Most of CAPSLO’s funding comes from government grants. CAPSLO received $56,388,811 in government grants in fiscal year 2011.

In comparison, Community Health Centers of the Central Coast, which offers medical, dental and mental health care for low income and uninsured residents throughout San Luis Obispo and northern Santa Barbara counties, received only $19,432,572 in government grants in fiscal year 2011.

Community Health Centers and North County Connection, which provides drug and alcohol recovery services, have suffered severe funding cuts from the county in recent years. Community Health Centers lost more than half of its county funding since Supervisor Adam Hill, first took office in January 2009. Hill has a relationship with CAPSLO executive Dee Torres, CCN has reported. Community Health Centers received $6,154,248 from the county in 2008, but only $2,783,496 in 2012.

North County Connection, which Hill described as a “racist, anti-Semitic and homophobic” organization during a 2012 board of supervisors meeting, lost nearly half of its funding as well. The county contributed $49,058 to the nonprofit in 2008, but only $27,600 in 2012.

In the same period, CAPSLO also endured a county funding cut, dropping from $4,749,254 in 2008 to $3,828,597 in 2012. But the CAPSLO funding did not drop at nearly as sharp a rate as the other local nonprofits. CAPSLO continues to receive more than $1 million more in county funds than Community Health Centers, even though Community Health Centers provides services to more people.

Much of the money the county gives to CAPSLO comes as part of a yearly grant program administered by the federal Department of Housing and Urban Development. Each year HUD provides three different grants as part of a program called the Urban County. The program is supposed to bolster community development, affordable housing and emergency shelters in low income areas. HUD oversees implementation of the grants based on income levels in areas of counties.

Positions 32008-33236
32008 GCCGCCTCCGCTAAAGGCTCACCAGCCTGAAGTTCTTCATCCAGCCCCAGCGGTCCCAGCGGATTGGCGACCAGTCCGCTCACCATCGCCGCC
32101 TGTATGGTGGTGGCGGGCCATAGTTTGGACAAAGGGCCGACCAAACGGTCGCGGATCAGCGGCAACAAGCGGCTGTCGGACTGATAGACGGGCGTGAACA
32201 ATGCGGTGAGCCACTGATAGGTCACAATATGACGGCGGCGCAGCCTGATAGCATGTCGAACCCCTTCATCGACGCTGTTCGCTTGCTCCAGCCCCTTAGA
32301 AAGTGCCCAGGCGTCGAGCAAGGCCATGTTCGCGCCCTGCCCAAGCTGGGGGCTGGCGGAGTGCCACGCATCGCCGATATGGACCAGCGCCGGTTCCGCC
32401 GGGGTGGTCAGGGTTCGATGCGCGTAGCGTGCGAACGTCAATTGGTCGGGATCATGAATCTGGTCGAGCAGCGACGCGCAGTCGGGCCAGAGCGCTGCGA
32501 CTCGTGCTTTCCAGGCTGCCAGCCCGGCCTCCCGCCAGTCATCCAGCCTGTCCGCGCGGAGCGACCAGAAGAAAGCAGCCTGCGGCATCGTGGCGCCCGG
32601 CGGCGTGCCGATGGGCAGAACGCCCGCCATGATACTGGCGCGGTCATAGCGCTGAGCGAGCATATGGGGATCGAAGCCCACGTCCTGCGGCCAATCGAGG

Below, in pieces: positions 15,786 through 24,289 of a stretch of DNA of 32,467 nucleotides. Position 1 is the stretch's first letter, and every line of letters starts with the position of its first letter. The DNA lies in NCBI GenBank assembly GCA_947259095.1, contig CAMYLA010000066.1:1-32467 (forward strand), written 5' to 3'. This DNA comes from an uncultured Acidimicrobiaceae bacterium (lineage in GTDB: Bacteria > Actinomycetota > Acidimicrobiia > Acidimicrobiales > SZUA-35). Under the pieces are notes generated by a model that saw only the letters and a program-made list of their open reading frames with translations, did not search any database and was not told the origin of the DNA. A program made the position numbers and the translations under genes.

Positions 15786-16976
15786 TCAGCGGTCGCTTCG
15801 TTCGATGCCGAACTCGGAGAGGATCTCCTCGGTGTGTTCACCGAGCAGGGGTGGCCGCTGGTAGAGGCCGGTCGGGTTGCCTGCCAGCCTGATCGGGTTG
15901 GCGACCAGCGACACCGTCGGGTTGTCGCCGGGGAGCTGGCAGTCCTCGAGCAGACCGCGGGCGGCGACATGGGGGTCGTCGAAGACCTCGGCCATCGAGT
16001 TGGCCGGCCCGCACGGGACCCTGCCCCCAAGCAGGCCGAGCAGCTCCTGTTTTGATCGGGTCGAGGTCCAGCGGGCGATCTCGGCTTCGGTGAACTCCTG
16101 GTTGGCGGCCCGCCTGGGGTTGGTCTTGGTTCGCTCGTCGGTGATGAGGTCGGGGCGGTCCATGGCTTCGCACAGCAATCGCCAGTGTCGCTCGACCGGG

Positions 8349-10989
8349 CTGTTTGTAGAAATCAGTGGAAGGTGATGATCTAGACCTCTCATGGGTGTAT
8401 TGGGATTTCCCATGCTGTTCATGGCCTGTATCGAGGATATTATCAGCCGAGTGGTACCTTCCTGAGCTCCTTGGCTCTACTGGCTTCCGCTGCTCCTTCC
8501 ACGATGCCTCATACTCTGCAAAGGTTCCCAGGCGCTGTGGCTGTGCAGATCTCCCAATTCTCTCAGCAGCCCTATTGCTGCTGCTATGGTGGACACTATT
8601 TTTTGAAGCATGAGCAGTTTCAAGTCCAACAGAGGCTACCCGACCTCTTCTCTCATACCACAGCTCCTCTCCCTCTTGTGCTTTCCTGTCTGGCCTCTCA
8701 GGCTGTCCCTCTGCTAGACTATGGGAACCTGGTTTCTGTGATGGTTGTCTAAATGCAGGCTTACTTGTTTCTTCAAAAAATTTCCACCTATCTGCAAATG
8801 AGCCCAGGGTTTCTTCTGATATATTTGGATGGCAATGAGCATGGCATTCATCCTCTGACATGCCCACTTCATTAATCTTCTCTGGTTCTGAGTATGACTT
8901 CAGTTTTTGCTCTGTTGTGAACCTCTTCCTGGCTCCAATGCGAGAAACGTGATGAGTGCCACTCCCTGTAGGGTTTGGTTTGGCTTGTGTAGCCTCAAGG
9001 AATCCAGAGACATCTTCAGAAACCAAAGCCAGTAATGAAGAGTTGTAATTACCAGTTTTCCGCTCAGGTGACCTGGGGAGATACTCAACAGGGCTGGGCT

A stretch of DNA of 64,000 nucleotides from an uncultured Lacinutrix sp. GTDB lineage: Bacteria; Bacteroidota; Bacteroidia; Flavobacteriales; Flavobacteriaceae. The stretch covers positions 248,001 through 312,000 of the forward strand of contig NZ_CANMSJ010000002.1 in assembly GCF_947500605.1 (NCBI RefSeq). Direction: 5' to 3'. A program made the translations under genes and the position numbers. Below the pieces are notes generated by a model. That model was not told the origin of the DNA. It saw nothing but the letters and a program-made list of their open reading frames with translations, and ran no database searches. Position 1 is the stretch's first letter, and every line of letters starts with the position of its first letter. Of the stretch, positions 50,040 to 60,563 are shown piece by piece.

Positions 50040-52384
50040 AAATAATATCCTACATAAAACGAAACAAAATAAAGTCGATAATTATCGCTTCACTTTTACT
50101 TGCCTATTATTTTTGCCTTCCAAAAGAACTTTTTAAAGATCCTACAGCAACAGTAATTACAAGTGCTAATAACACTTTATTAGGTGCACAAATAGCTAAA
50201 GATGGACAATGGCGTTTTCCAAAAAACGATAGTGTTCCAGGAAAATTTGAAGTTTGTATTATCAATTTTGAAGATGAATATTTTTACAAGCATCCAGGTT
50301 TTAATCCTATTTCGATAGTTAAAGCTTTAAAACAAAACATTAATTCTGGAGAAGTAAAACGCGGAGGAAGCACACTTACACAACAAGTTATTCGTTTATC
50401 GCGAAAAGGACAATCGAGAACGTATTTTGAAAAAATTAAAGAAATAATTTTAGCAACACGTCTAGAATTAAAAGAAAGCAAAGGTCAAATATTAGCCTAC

The county poverty map compiled by the planning department on behalf of HUD shows that there are six tracts, or areas, in San Luis Obispo County where more than half of the residents have low to moderate income. Yet, since the 2010 census, HUD lists the city of San Luis Obispo as the only location in the county where more than 50 percent of the residents have low to moderate income.

The county map, used in both the 2011 and 2012 Urban County Action Plans, lists the San Miguel, Shandon, Paso Robles and Oceano tracts, in addition to the two San Luis Obispo city tracts as low to moderate income areas. HUD figures, however, show that other than the city of San Luis Obispo, only the Paso Robles tract is even within 10 percentage points of having a majority low to moderate income residents.

Planner Dana Lilley

Planner Dana Lilley

Supervising Planner Dana Lilley, who oversees the creation of the Urban County Action Plan, placed the blame on HUD, saying the county received its income data from HUD.